---as she explains all this the rain becomes heavier, the sound it produces increases, and consequently the volume of our voices is raised. We are practically shouting back and forth, just to be heard by one another. The rain fades, we speak more quietly, the volume of the rain increases, and so do our voices. We follow this pattern for about an hour.

As I get up to leave for home, despite the rain still pouring, Lucy (office assistant) says, 'first wait for it to stop.' You can't be in much of a rush here. The rain forces you to slow down, sit where you are and wait for it to lighten up. Since I move by foot I cannot do much but wait, wait for the rain to become a drizzle or for the sun to show its face.

Monday, July 26, 2010

It's winter, say what?

It was only this past Saturday that I really felt cold. Last week I saw my co-workers begin to bundle up in the morning hours with winter jackets and scarves. The cold weather had not really hit me yet, it felt cool, yes, but cold enough for a winter jacket? I was still comfortable wearing a short sleeve shirt, skirt, and sandals- I thought the cool weather was a nice respite from the heat of the past weeks. The odd thing is that it is cold in the morning or evening when the sky is covered in rain clouds threatening a downpour, but, in a matter of hours the sun is shinning strong and it is quite hot out again.

How is one supposed to know what to wear to work? Should I carry my rain jacket? Will my extra sweater feel like a burden by lunch time?

It seems we are entering the rainy season, and with the rain comes cool temperatures and breezes. Can you believe I did not pack a scarf? Me, of all people! I will search for one in the market today after work and perhaps a blanket too.

Tuesday, July 20, 2010

What's for dinner?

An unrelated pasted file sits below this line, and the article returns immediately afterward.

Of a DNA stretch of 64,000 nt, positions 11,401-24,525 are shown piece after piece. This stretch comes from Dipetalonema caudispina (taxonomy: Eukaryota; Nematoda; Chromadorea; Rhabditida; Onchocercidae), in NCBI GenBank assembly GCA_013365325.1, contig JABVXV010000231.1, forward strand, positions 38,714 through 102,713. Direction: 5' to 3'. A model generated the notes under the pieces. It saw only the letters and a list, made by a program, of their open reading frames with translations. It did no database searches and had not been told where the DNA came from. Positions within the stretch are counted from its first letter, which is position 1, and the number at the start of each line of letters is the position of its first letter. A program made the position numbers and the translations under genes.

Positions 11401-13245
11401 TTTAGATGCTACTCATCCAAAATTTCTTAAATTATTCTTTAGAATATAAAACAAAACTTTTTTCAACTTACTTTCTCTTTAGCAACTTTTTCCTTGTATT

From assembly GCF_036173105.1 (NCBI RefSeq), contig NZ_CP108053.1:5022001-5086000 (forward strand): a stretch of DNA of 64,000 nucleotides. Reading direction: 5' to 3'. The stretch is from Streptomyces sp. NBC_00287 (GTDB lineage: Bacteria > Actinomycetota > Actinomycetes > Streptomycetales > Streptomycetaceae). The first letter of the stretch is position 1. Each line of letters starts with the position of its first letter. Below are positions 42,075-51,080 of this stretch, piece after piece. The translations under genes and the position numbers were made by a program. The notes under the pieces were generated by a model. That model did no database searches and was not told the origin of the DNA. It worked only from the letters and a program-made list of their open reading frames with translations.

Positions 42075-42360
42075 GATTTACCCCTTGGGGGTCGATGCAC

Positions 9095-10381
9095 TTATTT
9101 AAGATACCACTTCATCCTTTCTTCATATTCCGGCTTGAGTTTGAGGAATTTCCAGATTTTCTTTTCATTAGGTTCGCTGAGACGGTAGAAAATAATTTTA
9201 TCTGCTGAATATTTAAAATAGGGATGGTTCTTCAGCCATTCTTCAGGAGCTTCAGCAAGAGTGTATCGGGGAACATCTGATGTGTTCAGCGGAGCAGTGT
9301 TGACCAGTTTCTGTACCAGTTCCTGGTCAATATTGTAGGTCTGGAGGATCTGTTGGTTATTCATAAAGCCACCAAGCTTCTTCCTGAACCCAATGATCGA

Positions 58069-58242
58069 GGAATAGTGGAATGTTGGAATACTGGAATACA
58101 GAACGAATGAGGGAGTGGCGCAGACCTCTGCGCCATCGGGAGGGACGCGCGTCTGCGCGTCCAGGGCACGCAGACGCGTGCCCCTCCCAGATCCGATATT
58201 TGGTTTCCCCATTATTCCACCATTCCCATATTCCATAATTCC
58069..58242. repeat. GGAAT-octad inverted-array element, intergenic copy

We have been joking amongst the four of us that we should start a cookbook to chronicle the evolution of our home cooked meals in Gulu. We all eat lunch at work, which is typically a Northern Ugandan staple of some sort.

Meals are ordered with a carbohydrate:
layata (sweet potatoes)
posho (flour and water mixture that looks like mashed potatoes)
mucele (rice)
chapati (the Indian bread)
cassava (root vegetable)
kwan kal (millet bread with a mashed potatoe texture)
kwan unga (corn bread).

AND a main dish/side dish:
dek gwenno (chicken)
olel gweno (chicken in a peanut sauce)
muranga (beans)
rech- (fish, normally not fresh)
ngo- ground peas
boo- green vegetable in a peanut sauce (looks like spinach sort of)
akayo- green leaves
malakwang- like boo, but with a sour taste
odigo- okra

Although tasty, the dishes all have very similar flavors and so once at home we have tried to get creative with the available ingredients. In the market we can find these basic vegetables- tomatoes, potatoes, carrots, eggplant, zucchini, avocado, cauliflower, corn (it is very hard), onion, garlic, ginger and these fruits- lemon, pineapple, mango (though we are at the end of the season), sweet bananas and passion fruit.

There are many supermarkets (tiny by US standards) the size of a large room, with shelves full of various necessities: pasta, rice, lentils, cans of tuna, spices, cookies, loaves of white bread, honey, a locally made ground nut and sesame paste combo that is similar to peanut butter, canned tomatoes and sweet corn. The supermarkets generally appear to be run by Chinese or Indian owners, which is reflected in the items available (ie soy sauce and curry powder, which are not found in Ugandan food). It is always important to check the expiration dates and for bugs before buying anything!